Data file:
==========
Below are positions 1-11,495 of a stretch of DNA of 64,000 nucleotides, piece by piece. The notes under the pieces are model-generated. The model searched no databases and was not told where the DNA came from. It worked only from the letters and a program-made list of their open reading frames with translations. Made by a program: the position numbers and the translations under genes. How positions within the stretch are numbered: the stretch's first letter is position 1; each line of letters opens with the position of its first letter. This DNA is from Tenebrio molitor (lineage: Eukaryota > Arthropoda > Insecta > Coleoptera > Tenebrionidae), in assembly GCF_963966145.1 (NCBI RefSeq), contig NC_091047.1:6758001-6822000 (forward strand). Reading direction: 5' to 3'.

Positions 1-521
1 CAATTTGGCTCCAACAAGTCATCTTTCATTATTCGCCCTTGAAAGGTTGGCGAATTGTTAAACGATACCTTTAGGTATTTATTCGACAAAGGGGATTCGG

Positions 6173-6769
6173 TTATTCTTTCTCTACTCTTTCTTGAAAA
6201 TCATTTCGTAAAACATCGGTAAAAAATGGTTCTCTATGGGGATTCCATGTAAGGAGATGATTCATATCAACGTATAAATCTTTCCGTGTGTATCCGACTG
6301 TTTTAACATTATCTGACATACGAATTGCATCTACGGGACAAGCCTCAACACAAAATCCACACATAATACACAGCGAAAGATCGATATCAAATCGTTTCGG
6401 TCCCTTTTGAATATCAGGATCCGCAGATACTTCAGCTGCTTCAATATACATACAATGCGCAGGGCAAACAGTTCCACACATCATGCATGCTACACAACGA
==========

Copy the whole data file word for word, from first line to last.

Below are positions 1-11,495 of a stretch of DNA of 64,000 nucleotides, piece by piece. The notes under the pieces are model-generated. The model searched no databases and was not told where the DNA came from. It worked only from the letters and a program-made list of their open reading frames with translations. Made by a program: the position numbers and the translations under genes. How positions within the stretch are numbered: the stretch's first letter is position 1; each line of letters opens with the position of its first letter. This DNA is from Tenebrio molitor (lineage: Eukaryota > Arthropoda > Insecta > Coleoptera > Tenebrionidae), in assembly GCF_963966145.1 (NCBI RefSeq), contig NC_091047.1:6758001-6822000 (forward strand). Reading direction: 5' to 3'.

Positions 1-521
1 CAATTTGGCTCCAACAAGTCATCTTTCATTATTCGCCCTTGAAAGGTTGGCGAATTGTTAAACGATACCTTTAGGTATTTATTCGACAAAGGGGATTCGG

Positions 6173-6769
6173 TTATTCTTTCTCTACTCTTTCTTGAAAA
6201 TCATTTCGTAAAACATCGGTAAAAAATGGTTCTCTATGGGGATTCCATGTAAGGAGATGATTCATATCAACGTATAAATCTTTCCGTGTGTATCCGACTG
6301 TTTTAACATTATCTGACATACGAATTGCATCTACGGGACAAGCCTCAACACAAAATCCACACATAATACACAGCGAAAGATCGATATCAAATCGTTTCGG
6401 TCCCTTTTGAATATCAGGATCCGCAGATACTTCAGCTGCTTCAATATACATACAATGCGCAGGGCAAACAGTTCCACACATCATGCATGCTACACAACGA